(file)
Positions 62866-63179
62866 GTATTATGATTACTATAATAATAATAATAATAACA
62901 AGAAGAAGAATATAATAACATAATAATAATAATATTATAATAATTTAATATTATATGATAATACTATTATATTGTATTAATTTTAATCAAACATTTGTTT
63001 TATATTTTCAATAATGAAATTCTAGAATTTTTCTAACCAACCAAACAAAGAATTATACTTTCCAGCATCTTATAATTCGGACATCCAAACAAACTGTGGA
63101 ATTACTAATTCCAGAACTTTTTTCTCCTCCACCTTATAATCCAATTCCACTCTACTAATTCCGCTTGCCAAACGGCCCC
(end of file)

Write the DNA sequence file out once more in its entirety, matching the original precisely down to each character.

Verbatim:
Positions 62866-63179
62866 GTATTATGATTACTATAATAATAATAATAATAACA
62901 AGAAGAAGAATATAATAACATAATAATAATAATATTATAATAATTTAATATTATATGATAATACTATTATATTGTATTAATTTTAATCAAACATTTGTTT
63001 TATATTTTCAATAATGAAATTCTAGAATTTTTCTAACCAACCAAACAAAGAATTATACTTTCCAGCATCTTATAATTCGGACATCCAAACAAACTGTGGA
63101 ATTACTAATTCCAGAACTTTTTTCTCCTCCACCTTATAATCCAATTCCACTCTACTAATTCCGCTTGCCAAACGGCCCC